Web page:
"Over a seven year period, 218 murders and 12,610 injuries were attributed to road rage," he further added. "Another scary statistic worth noting is that two percent of drivers admit to trying to run an aggressor off the road. These statistics, compiled from the National Highway Traffic and Safety Association and the AutoVantage auto club, show that aggressive drivers and road rage are causing serious problems on our roads."
Rajczyk also pointed out that the volume of motorist traffic increases in general during the summer months, due to schools being out and people taking their long-awaited vacations.
"The odds of confrontation increases during these summer months, given the number of motorists in a rush to get to their destinations," he explained. "I also feel people just don't have the patience that they used to have years ago. I've experienced a little of that over this past weekend myself with the Fourth of July holiday. I saw motorists driving up on the shoulders during traffic snarls and switching lanes very close to one another. I really wished police would have caught them at that moment to issue summonses. They have to realize that they just don't own the roads by themselves and that they share them with other drivers."
He also added that most motorists are not professional drivers and many don't have sufficient skills as professional ones do.
"You're probably better off driving next to a skilled driver like at a speedway race than many who are on the road," he said.
He also emphasized that sweltering temperatures make for miserable traffic conditions and it sets up for volatile situations.
"It's a bad incident waiting to happen, and so many things can go wrong when the roads get that crowded," he further added. "Especially during the a holiday like this past weekend, when many really can't take being stuck in such a huge amount of vehicles."
Rajczyk said the best advice he can give motorists during the summer is to avoided heavy traffic where situations can easily escalate.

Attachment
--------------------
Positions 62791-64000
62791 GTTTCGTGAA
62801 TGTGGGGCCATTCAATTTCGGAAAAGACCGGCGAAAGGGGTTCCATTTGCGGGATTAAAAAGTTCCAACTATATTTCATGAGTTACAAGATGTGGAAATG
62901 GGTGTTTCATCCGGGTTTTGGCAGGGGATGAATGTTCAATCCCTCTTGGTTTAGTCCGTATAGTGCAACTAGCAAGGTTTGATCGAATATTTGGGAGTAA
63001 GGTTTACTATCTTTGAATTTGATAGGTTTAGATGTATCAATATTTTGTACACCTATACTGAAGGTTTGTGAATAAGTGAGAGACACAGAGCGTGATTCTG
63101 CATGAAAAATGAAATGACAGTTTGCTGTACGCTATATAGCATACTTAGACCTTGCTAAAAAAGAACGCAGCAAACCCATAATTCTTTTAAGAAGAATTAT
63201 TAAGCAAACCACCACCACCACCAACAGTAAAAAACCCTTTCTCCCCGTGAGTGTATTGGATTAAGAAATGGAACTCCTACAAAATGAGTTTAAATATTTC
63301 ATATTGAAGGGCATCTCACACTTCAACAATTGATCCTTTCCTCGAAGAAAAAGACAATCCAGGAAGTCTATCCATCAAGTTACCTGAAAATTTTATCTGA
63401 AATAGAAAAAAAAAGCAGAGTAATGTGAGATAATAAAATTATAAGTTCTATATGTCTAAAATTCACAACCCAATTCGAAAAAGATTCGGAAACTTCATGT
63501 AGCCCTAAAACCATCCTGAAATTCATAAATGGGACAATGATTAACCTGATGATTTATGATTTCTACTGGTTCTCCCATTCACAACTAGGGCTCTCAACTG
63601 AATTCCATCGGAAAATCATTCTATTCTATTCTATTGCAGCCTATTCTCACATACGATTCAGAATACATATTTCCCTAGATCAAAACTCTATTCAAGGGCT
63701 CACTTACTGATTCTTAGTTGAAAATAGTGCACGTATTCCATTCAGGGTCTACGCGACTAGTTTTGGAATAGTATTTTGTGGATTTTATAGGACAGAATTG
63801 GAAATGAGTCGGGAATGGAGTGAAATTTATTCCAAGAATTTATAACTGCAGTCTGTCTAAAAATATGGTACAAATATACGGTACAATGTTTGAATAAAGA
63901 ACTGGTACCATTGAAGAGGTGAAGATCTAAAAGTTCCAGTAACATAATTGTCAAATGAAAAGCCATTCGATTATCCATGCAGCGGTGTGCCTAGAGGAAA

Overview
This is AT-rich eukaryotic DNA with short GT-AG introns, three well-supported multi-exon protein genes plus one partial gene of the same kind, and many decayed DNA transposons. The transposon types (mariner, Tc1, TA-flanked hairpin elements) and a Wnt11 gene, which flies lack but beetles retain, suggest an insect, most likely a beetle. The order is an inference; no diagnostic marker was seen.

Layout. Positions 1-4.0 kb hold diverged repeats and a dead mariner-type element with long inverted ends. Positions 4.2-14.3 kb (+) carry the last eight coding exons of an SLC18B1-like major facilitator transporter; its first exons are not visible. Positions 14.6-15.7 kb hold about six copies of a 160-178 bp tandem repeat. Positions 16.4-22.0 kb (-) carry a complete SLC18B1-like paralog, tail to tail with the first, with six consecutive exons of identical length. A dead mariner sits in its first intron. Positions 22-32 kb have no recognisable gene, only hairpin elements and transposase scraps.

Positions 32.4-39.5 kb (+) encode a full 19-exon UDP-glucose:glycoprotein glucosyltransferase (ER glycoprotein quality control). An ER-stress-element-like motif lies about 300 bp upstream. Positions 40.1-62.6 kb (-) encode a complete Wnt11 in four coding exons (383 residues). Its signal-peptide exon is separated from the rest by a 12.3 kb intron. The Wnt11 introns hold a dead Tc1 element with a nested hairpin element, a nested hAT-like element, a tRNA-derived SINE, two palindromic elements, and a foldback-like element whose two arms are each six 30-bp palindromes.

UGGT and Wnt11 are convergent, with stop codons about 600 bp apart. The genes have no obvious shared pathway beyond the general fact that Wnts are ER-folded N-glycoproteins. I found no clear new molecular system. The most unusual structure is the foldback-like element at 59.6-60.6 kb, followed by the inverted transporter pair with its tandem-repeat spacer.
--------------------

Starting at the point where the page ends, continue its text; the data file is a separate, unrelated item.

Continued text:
"I tell people to try to leave when there aren't going to be so many other motorists on the roadways, if they can," he noted. "Leaving the day before would be fantastic, even at night, where you'll have a pleasant drive and won't have a battle to get there. I realize not everyone can go the day before the onslaught of holiday or weekend traffic, but just try to give yourself as much time as possible in order to have ample time to avoid nasty bottle-necking."
He also said that keeping cold bottles of water and snacks handy is a good tip for motorists. Providing them for children is also important, including making sure that they have entertainment for those long trips, which can be challenging and add to a motorist's anxieties.
"A DVD player or devices for kids is good to have," he added. "You want to keep them preoccupied. The last thing you want to hear is them complaining, particularly if you fall on traffic, which causes more anxiety."
Lastly, he advised using alternative routes if particular roadway delays are expected.
"I was traveling to Pennsylvania over the weekend on Route 80 westbound and I feel I would've avoided needless traffic if I took another way to get there. Would it have taken longer to get there? Perhaps, but it would've been a whole lot better than arriving frazzled from having been stuck in traffic for a some time. Avoiding any traffic leaves you in a better frame of mind once you arrive at your destination."